Megan Mcardle has the lowdown on why the bailouts are all about the unions:
Chrysler is a good company caught in a bad situation. Chrysler has been a bad headache for years. Daimler bought it for $36 billion in 1998, and actually paid $650 million to have Cerebrus take the company off their hands in 2007.
The hedge funds benefited from the government money, so they're getting more than they would have otherwise. As far as I know, Chrysler has burned basically all the cash they got from the government, which is why they're in bankruptcy. They haven't bought exciting new assets the secureds can liquidate; they've just produced more cars that can't be sold at a profit, put more wear and tear on machinery, etc. The deal they made with Fiat doesn't put any cash into the company.
The administration isn't kowtowing to the unions; it's trying to prevent massive job loss. Chrysler employs about 60,000 people. This is a rounding error in the number of jobs that have been lost since this recession began.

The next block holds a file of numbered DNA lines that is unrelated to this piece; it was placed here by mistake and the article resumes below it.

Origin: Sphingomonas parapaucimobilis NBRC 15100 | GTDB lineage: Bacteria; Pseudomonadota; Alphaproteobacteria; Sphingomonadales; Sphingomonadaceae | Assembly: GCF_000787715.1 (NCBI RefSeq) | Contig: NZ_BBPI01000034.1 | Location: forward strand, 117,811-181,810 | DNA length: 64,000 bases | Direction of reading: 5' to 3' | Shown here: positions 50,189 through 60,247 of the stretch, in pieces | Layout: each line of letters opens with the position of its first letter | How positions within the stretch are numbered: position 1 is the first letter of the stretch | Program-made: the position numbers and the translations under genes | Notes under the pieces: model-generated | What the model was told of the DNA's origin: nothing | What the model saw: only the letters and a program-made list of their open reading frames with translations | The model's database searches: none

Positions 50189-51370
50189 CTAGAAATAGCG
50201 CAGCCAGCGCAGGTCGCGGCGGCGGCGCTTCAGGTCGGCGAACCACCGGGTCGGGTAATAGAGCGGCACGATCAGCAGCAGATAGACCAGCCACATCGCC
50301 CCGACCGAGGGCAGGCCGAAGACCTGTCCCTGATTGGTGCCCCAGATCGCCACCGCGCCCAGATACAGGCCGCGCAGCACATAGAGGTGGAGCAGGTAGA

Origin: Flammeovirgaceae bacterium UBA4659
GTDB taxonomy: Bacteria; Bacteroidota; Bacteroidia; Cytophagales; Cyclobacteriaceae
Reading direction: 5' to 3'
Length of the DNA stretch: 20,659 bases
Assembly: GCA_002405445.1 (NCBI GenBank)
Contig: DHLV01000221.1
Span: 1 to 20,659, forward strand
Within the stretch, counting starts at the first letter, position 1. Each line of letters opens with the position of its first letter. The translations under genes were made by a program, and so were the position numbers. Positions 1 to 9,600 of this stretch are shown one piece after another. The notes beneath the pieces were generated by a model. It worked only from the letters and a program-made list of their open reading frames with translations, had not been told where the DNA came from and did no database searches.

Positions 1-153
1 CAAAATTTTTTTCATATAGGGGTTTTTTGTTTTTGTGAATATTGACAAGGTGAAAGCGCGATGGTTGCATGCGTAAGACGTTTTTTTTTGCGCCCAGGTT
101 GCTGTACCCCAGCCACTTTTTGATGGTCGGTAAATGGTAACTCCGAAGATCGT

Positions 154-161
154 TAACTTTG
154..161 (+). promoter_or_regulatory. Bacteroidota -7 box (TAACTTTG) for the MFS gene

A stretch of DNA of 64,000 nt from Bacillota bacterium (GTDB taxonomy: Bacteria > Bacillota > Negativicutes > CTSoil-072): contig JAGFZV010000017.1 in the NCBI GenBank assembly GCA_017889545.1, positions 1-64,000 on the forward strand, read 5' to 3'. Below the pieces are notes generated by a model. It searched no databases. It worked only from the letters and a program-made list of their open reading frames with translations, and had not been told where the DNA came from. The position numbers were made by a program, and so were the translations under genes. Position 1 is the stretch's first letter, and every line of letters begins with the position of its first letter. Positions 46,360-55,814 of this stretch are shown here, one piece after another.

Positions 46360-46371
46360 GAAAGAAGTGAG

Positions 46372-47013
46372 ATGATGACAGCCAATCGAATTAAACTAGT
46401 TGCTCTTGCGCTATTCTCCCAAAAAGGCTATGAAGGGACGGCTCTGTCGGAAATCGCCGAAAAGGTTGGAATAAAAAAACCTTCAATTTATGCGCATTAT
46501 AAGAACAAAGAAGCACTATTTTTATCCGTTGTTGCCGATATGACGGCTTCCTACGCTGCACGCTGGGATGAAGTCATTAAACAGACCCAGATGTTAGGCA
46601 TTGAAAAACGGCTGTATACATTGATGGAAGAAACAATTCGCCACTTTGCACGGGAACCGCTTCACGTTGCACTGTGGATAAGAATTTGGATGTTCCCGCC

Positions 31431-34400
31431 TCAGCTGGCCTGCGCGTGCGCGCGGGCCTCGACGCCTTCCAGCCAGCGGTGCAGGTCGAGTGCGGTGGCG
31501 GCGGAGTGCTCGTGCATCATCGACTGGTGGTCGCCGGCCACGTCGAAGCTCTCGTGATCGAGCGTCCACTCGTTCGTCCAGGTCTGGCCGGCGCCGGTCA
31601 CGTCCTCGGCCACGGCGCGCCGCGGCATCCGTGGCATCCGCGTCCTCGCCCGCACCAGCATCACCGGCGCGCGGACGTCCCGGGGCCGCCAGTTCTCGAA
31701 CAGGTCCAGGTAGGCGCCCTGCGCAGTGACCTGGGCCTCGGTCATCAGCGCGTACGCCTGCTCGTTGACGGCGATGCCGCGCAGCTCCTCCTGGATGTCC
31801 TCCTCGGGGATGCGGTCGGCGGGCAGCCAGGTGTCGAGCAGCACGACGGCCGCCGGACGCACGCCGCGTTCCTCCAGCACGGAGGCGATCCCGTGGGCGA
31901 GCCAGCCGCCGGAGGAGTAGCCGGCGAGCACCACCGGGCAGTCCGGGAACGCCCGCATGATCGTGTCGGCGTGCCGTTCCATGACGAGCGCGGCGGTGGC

To put it another way, we could have taken the $8 billion or so we gave to Chrysler and given every one of the company's employees $133,000 to start their own War on Poverty, while still providing much of their pensions through the PBGC. Of cours, the new Chrysler is going to cut many of those jobs, so the cost of actual jobs saved will probably top $200K per. For as long as the company lasts. Which most analysts do not expect to be long, given that their super secret surprise scheme for turning everything around is to have Chrysler sell retooled Fiats to a country with one-seventh the population density and almost twice the birthrate of Italy.
Good points all. Here is Business Insider.